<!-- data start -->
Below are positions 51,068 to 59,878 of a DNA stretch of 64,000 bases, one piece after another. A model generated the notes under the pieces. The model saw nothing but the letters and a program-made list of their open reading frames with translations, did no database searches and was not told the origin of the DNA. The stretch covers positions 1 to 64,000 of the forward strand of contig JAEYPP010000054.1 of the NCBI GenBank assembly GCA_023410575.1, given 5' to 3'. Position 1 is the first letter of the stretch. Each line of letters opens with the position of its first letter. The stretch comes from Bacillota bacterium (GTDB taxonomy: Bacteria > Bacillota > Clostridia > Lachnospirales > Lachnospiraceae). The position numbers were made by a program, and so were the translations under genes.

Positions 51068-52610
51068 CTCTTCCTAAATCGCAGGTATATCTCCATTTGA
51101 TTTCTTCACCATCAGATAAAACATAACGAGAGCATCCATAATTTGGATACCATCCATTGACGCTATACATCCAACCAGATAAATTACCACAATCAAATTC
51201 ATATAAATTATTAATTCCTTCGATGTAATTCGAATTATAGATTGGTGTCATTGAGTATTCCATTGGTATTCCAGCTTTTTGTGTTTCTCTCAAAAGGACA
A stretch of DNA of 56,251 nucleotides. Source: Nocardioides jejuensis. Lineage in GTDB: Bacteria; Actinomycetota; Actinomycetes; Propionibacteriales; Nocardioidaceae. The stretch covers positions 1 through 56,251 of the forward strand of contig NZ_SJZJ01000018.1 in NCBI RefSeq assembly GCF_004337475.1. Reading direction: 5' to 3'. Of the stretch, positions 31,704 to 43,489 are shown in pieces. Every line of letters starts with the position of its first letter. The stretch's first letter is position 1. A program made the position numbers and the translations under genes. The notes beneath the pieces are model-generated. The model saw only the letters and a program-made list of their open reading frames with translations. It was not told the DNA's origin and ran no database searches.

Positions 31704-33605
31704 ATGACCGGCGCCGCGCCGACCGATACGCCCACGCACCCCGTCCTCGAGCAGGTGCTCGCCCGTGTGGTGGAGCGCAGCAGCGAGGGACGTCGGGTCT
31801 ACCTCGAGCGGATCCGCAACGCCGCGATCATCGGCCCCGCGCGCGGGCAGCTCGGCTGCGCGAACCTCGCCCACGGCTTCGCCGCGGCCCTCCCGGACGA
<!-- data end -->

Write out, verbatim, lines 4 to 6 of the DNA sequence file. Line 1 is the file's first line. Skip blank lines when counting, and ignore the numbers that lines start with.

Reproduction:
51101 TTTCTTCACCATCAGATAAAACATAACGAGAGCATCCATAATTTGGATACCATCCATTGACGCTATACATCCAACCAGATAAATTACCACAATCAAATTC
51201 ATATAAATTATTAATTCCTTCGATGTAATTCGAATTATAGATTGGTGTCATTGAGTATTCCATTGGTATTCCAGCTTTTTGTGTTTCTCTCAAAAGGACA
A stretch of DNA of 56,251 nucleotides. Source: Nocardioides jejuensis. Lineage in GTDB: Bacteria; Actinomycetota; Actinomycetes; Propionibacteriales; Nocardioidaceae. The stretch covers positions 1 through 56,251 of the forward strand of contig NZ_SJZJ01000018.1 in NCBI RefSeq assembly GCF_004337475.1. Reading direction: 5' to 3'. Of the stretch, positions 31,704 to 43,489 are shown in pieces. Every line of letters starts with the position of its first letter. The stretch's first letter is position 1. A program made the position numbers and the translations under genes. The notes beneath the pieces are model-generated. The model saw only the letters and a program-made list of their open reading frames with translations. It was not told the DNA's origin and ran no database searches.